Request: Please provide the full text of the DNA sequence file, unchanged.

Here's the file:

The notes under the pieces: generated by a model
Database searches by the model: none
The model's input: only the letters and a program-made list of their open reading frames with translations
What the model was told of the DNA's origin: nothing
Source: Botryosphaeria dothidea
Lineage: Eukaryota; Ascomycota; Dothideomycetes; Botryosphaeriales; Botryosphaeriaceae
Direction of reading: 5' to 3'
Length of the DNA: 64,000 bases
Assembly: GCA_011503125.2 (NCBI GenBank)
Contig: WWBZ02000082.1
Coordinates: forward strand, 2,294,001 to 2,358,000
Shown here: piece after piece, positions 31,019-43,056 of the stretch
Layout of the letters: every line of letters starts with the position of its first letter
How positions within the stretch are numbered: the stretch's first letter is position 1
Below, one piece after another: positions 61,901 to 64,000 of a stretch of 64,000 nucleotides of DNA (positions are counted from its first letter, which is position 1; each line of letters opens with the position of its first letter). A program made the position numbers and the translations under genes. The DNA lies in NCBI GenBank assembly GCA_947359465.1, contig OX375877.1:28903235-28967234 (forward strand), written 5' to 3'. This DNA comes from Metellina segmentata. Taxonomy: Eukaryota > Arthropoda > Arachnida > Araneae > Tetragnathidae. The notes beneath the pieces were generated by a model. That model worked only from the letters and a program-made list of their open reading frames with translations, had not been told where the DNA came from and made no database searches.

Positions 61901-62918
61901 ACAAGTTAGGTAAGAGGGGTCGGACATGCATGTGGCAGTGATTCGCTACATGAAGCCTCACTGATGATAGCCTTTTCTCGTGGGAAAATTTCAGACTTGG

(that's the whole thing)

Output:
The notes under the pieces: generated by a model
Database searches by the model: none
The model's input: only the letters and a program-made list of their open reading frames with translations
What the model was told of the DNA's origin: nothing
Source: Botryosphaeria dothidea
Lineage: Eukaryota; Ascomycota; Dothideomycetes; Botryosphaeriales; Botryosphaeriaceae
Direction of reading: 5' to 3'
Length of the DNA: 64,000 bases
Assembly: GCA_011503125.2 (NCBI GenBank)
Contig: WWBZ02000082.1
Coordinates: forward strand, 2,294,001 to 2,358,000
Shown here: piece after piece, positions 31,019-43,056 of the stretch
Layout of the letters: every line of letters starts with the position of its first letter
How positions within the stretch are numbered: the stretch's first letter is position 1
Below, one piece after another: positions 61,901 to 64,000 of a stretch of 64,000 nucleotides of DNA (positions are counted from its first letter, which is position 1; each line of letters opens with the position of its first letter). A program made the position numbers and the translations under genes. The DNA lies in NCBI GenBank assembly GCA_947359465.1, contig OX375877.1:28903235-28967234 (forward strand), written 5' to 3'. This DNA comes from Metellina segmentata. Taxonomy: Eukaryota > Arthropoda > Arachnida > Araneae > Tetragnathidae. The notes beneath the pieces were generated by a model. That model worked only from the letters and a program-made list of their open reading frames with translations, had not been told where the DNA came from and made no database searches.

Positions 61901-62918
61901 ACAAGTTAGGTAAGAGGGGTCGGACATGCATGTGGCAGTGATTCGCTACATGAAGCCTCACTGATGATAGCCTTTTCTCGTGGGAAAATTTCAGACTTGG